Vanquished, 2011, by Fred Hatt

On the one below, I lightly sketched in the figure with crayons, then used watercolor for the shading and colors.  The foreshortening of the right leg at the bottom of the page is a bit awkward here, but the torso is wonderfully present.

Rêverie, 2011, by Fred Hatt

Just this week I tried for the first time using watercolors for a long pose at the three-hour session I supervise at Spring Studio on Monday mornings.  I allowed myself to use crayons for the initial rough sketch, and to sharpen highlights and shadows at the end of the session, but besides those small touches, this is all watercolor.

Športnik, 2011, by Fred Hatt

I was getting a little too adept at crayon drawing.  Working with watercolors, I’m struggling again, and it feels good.  I think I’ll keep working with this medium for a while, so expect to see more here, perhaps mixed in with crayon drawings.

All the pieces in this post are 18″ x 24″, pan watercolors (sometimes with aquarelle crayon) on paper.

  • http://www.artmodelbook.com/index.htm Andrew

    It’s great that you are exploring new territory to keep life (drawing) interesting.

    Watercolor seems so unforgiving to me. As you say, it is “nearly impossible to correct things by going over them.” So, do you find that you are more cautious and deliberate with your strokes? Is it a slower process than your pencil drawings, which appear to be made with fast, loose lines?

    Ultimately there’s nothing wrong with mixed media, like your Športnik example.
    The top drawing of me on this page is an ink drawing with watercolor wash, from a 25 minute pose this Summer.
    http://home.earthlink.net/~artmodelandrew/diane.htm

  • http://www.fredhatt.com/blog/ fred

    Andrew, watercolor sure is unforgiving! And it is definitely a slower process than the pencil or crayon drawings. Most of the crayon drawings I’ve featured in the most popular figure drawing posts on this blog (as in the recent “torso” post) are twenty minute sketches. Suddenly, working with watercolors, twenty minutes is enough time to screw it up but not enough time to fix it! But cautious and deliberate is really not my style at all, so, no, I’m still trying to play fast and loose.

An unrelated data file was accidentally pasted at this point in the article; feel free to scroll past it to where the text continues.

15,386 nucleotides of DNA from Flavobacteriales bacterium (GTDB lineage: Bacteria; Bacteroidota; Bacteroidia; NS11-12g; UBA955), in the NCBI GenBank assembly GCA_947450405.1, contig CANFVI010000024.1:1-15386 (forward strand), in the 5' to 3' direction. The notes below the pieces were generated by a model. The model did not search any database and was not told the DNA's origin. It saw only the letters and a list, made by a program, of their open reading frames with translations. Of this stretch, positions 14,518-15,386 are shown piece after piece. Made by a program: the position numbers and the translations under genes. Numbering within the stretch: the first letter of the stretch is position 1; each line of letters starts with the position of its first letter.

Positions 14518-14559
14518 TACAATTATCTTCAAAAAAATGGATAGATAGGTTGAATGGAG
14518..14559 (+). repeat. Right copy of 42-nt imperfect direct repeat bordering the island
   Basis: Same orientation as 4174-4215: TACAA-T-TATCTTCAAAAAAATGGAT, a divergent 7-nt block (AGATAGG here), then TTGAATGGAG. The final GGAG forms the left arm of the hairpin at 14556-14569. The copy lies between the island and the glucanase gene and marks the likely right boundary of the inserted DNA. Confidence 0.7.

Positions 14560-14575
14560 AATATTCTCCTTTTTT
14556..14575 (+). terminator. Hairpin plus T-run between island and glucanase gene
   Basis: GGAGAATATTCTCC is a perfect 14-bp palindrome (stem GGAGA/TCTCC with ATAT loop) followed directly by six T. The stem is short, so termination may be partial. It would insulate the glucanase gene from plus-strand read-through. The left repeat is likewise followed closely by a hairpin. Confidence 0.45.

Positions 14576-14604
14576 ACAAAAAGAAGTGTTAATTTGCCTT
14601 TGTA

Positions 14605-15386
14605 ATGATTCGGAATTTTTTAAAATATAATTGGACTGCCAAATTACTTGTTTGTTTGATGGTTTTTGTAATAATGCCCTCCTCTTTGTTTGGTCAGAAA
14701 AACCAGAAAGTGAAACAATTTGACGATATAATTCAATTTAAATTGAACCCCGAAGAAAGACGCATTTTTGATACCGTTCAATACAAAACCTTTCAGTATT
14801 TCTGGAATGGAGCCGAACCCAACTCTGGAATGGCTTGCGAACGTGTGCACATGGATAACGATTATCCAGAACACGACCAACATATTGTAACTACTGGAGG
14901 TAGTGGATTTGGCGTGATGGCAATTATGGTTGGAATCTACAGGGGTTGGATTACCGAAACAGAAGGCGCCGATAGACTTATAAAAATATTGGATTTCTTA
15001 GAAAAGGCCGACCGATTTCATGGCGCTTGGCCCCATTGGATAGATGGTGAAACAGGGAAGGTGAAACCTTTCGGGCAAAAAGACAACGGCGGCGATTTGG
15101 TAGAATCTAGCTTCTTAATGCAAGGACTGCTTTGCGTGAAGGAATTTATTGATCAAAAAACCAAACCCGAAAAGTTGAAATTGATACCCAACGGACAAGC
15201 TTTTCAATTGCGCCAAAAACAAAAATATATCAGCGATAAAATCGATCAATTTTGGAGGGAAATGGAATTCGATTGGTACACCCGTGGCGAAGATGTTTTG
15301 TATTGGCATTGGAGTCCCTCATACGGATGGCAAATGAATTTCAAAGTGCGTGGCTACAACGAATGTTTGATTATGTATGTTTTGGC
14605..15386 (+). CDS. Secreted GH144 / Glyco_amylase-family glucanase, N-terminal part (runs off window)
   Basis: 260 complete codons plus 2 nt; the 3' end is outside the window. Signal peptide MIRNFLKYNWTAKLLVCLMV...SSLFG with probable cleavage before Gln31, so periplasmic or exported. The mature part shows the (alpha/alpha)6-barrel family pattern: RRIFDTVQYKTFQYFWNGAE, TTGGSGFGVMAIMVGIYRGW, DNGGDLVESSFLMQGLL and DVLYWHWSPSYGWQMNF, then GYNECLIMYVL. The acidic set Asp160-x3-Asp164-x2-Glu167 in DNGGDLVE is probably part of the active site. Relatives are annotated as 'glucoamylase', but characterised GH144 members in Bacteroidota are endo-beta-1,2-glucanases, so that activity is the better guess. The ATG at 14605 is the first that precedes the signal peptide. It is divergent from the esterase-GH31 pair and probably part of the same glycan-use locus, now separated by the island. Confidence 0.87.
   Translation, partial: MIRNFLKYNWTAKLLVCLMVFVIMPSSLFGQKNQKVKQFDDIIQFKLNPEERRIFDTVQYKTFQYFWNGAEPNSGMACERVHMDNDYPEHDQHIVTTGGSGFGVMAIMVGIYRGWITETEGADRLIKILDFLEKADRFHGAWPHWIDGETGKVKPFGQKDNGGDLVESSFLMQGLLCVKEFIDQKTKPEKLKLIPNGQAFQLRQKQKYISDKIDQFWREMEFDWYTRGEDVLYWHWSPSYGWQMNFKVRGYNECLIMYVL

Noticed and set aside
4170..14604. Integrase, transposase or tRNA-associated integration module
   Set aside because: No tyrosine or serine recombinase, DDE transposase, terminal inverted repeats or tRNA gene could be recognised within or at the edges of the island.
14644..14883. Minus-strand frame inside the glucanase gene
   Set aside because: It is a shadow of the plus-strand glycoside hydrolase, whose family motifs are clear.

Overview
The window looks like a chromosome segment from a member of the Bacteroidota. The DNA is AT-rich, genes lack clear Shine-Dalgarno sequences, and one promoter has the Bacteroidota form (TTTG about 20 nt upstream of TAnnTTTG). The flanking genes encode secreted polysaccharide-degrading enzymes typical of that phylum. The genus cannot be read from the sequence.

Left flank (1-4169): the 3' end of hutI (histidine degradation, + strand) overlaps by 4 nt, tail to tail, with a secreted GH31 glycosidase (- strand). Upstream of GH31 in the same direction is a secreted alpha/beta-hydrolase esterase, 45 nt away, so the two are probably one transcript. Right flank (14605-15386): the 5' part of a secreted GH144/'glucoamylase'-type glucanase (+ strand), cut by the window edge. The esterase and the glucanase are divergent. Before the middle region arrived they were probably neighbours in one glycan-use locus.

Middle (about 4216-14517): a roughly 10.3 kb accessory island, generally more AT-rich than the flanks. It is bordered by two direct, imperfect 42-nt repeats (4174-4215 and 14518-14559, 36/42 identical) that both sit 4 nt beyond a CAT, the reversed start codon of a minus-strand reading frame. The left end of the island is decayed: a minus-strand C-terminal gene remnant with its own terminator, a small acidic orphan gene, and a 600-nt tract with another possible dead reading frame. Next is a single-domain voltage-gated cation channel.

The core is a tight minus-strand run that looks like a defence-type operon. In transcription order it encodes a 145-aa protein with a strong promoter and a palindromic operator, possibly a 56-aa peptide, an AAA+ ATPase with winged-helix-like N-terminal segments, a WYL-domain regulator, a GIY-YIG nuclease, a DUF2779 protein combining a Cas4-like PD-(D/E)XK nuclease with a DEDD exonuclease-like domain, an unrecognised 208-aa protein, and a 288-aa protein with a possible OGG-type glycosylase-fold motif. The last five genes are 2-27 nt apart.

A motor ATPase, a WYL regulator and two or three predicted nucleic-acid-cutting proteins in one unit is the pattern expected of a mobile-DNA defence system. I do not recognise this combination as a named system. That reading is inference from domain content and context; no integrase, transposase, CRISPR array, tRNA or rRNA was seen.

The crayons I’ve been using for years are aquarelle crayons – watercolor pigments, designed to combine with water media. Using a little bit of crayon with the watercolors seems like a very fruitful combination for me.

    Thanks for the link to the drawings of you – those are both very expressive!

  • http://www.flickr.com/photos/22796639@N05/ Jim in Alaska

    Nice, Fred, I like the move (not that I don’t really enjoy your crayon style.)!

    Personally I prefer pan to tube colors, Yarka pans, in my opinion, the best/deepest/vibrant colors -but also enjoy working with Createacolor ‘bricks’ ’cause they’re about 4 times larger than a full size pan.

    Think you’ll enjoy playing with fan brushes & watercolors as well, the result can approach your crayon style, especially if you load the brush with more than one color.

    • http://www.fredhatt.com/blog/ fred

      Thanks for the recommendations, Jim. So far I’ve just been using some cheap colors and had been looking for suggestions, since trying out all the different brands would be an expensive undertaking! The fan brush is an excellent suggestion as well.

  • Jennifer

    Watercolour – the medium we tend to come to first, when it’s actually one of the hardest to use! Once I discovered the way that acrylics can be constantly overpainted I’ve found it even harder to use watercolours, because they require such a different mental process. Really interesting to see these toe-dipping examples – good luck with watercolours tomorrow at Spring Studio :) Will certainly be interested to see your progression.

  • http://www.fredhatt.com/blog/ fred

    Jennifer, I guess a lot of people do start with watercolor. As a self-taught artist I’d never bothered to go beyond dabbling with it. Just this weekend I tried some actual watercolor paper – what a difference that makes!

  • Lisa B.

    I love mixed media. More feast for the eyes, even though I adore your crayon figures!

    Get a small spray bottle (for water) and moisten your pan colors a bit before use. It should help release the colors from their pans… and get some professional pans. Your work is worthy of better pigments.

    • http://www.fredhatt.com/blog/ fred

      Thanks, Lisa. I got some Winsor & Newton pans, and some decent Fabriano watercolor paper. I’m experimenting with different brushes and techniques. More will be seen here soon!